Parameter Servers and AllReduce

Parameter Server

Motivation:

The parameter server is mainly inspired by the scalability needs of modern machine learning applications. 1) massive data volume such as societal-scale social graphs with up to hundreds of millions of nodes; and 2) massive model size, such as the Google Brain deep neural network containing billions of parameters. As a result, neither the training data nor the parameters can be stored or computed in a single machine. Even the data or the model could be store in a single machine, distributing the data and model could still be beneficial because a known limitation of GPU is that the training speed-up is small when the model does not fit in GPU memory.(typically less than 12 gigabytes).

Parameter Server

There are some variations in the architecture of parameter servers, and I will use the architecture described in this paper.
The Model
The model shared among nodes can be represented as a set of (key, value) pairs. For example, in a loss minimization problem, the pair is a feature ID and its weight.
Server Group
A server node in the server group maintains a partition of the globally shared parameters. Server nodes communicate with each other to replicate and/or to migrate parameters for reliability and scaling. A server manager node maintains a consistent view of the metadata of the servers, such as node liveness and the assignment of parameter partitions.
Parameter servers in the server group partition keys using consistent hashing with virtual nodes. Besides, each server node stores a replica of the k counterclockwise neighbor key ranges relative to the one it owns
Worker Group
Multiple worker nodes constitute worker groups that communicate with the server groups by pulling the latest parameters and pushing their local updates(the gradient). Specifically, workers can make updates
δ\delta
to a parameter
θ\theta
, where the updates follow an associative, commutative form
θ\theta
θ\theta
+
δ\delta
. Hence, the current true value of
θ\theta
is just the sum over updates
δ\delta
from all workers. There are three types of guarantees when the worker tries to pull the latest
θ\theta
, which we will discuss later.
Worker groups will not communicate with each other. A scheduler looks at the worker group and assigns task to them. Generally, the same worker node leverages data stored locally by running iterative algorithms on the same dataset.

Consistency model

Because different worker makes progress at different speeds, workers may read stale data which may potentially slow down the convergence progress. Thus, there is a trade of between system efficiency(or communication overhead) and algorithm convergence rate(fresher updates).
  • Sequential or Bulk synchronous Parallel(BSP)
In this model, the system synchronizes all updates after each worker goes through its shard of data; all workers need to see the most up-to-date model before proceeding to the next iteration
  • Eventual consistency or Total Asynchronous Parallel (TAP)
The system removes the synchronization between workers completely; all workers keep running based on the results of best-effort communication. However, this is only recommendable if the underlying algorithms are robust with regard to delays, since, unlike SSP and BSP, TAP does not guarantee convergence. Note that there are some methods that might be even "weaker" than TAP, such as Model Averaging and Ensemble Learning.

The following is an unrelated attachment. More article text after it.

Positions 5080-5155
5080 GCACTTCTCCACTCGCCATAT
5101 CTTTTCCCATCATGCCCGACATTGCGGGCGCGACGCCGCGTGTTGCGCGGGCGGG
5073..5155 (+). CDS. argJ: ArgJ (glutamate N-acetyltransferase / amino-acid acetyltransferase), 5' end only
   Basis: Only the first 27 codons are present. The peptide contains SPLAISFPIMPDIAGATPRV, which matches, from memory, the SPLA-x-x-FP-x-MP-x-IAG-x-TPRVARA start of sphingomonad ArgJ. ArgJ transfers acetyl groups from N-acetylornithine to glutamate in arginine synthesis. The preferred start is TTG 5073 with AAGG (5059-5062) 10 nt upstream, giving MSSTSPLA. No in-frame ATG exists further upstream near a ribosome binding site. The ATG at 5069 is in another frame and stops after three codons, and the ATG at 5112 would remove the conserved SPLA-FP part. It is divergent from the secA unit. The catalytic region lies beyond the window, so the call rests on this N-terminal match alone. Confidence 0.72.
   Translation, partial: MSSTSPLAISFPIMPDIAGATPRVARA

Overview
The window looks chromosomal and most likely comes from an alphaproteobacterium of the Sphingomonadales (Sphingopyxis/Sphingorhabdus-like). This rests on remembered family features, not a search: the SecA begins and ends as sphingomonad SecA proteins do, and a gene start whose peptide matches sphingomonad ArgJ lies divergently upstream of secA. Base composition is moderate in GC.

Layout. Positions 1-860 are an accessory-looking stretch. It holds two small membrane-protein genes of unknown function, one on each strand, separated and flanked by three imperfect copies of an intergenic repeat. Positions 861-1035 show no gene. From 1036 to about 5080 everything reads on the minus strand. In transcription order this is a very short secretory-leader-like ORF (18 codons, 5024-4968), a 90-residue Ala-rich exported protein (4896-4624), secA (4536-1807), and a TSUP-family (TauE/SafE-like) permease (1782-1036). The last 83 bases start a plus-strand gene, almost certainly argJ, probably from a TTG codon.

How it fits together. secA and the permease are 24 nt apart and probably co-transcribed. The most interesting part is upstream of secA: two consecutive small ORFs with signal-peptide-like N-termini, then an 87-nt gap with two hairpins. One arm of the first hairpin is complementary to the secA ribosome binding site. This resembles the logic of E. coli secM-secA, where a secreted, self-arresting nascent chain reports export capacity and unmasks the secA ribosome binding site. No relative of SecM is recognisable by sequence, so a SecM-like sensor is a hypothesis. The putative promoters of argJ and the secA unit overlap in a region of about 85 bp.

• Bounded Delay or Stale Synchronous Parallel(SSP)
In next section.
Note that these models exist because one of the major differences between machine learning systems and big data systems is that most of the machine learning algorithms have some tolerance for "stale data".
Doug Terry's Replicated Data Consistency Explained Through Baseball gives some intuition behind these consistency model in real life. Highly recommended!

Stale Synchronous Parallel

When a worker asks for
θ\theta
, the SSP model will give it a stale (i.e. delayed) version of
θ\theta
. More formally, a worker reading
θ\theta
at iteration c will see the effects of all
δ\delta
from iteration 0 to c − s − 1, where s ≥ 0 is a user-controlled staleness threshold. In addition, the worker may get to see some recent updates beyond iteration c − s − 1. The idea is that SSP systems should deliver as many updates as possible, without missing any updates older than a given age — a concept referred to as bounded staleness. The practical effect of this is twofold: (1) workers can perform more computation instead of waiting for other workers to finish, and (2) workers spend less time communicating with the parameter server, and more time doing useful computation.
We assume that each server makes additive updates to a shared parameter x ← x + u at regular intervals called clocks. Clocks are similar to iterations, and represent some unit of progress by an ML algorithm.

Definition of SSP

Given a user-chosen staleness threshold s ≥ 0, SSP enforces the following bounded staleness conditions:
  • The slowest and fastest workers must be ≤ s clocks apart — otherwise, the fastest worker is forced to wait for the slowest worker to catch up.
  • When a worker with clock c commits an update u, that u is timestamped with time c.
  • When a worker with clock c reads x, it will always see effects from all u with timestamp ≤ c − s − 1. It may also see some u with timestamp > c − s − 1 from other workers.
  • Read-my-writes: A worker p will always see the effects of its own updates up.
Clocks are similar to iterations, and represent some unit of progress by an ML algorithm

Implementation

As described in this paper, the SSP parameter server can be implemented with a table-based interface, called SSPtable. The workers read the parameters
θ\theta
from caches on the worker machines whenever possible, and only reading
θ\theta
from the parameter server when the SSP model requires it.
SSPtable follows a distributed client-server architecture. Clients access shared parameters using a client library, which maintains a machine-wide process cache and optional per-thread thread caches.(Threads are considered as workers).
Weakness: Although the paper provides some empirical results showing the effects of staleness threshold on computation and waiting time, there is no systematic way for the user to figure out how to set a reasonable threshold to achieve best trade-off. There are a number of related papers, but it is still an open problem.
Please refer to the paper about the details of the interface and protocol.

Gaia: Geo-Distributed Machine Learning Approaching LAN Speeds

It is infeasible to move the geo-distributed(or geo-generated) data to a centralized data center before running an ML algorithm over it—moving large amounts of raw data over wide-area networks (WANs) can be extremely slow, and is also subject to the constraints of privacy and data sovereignty laws. The evaluation shows that WAN bandwidth is about 15x less than LAN bandwidth.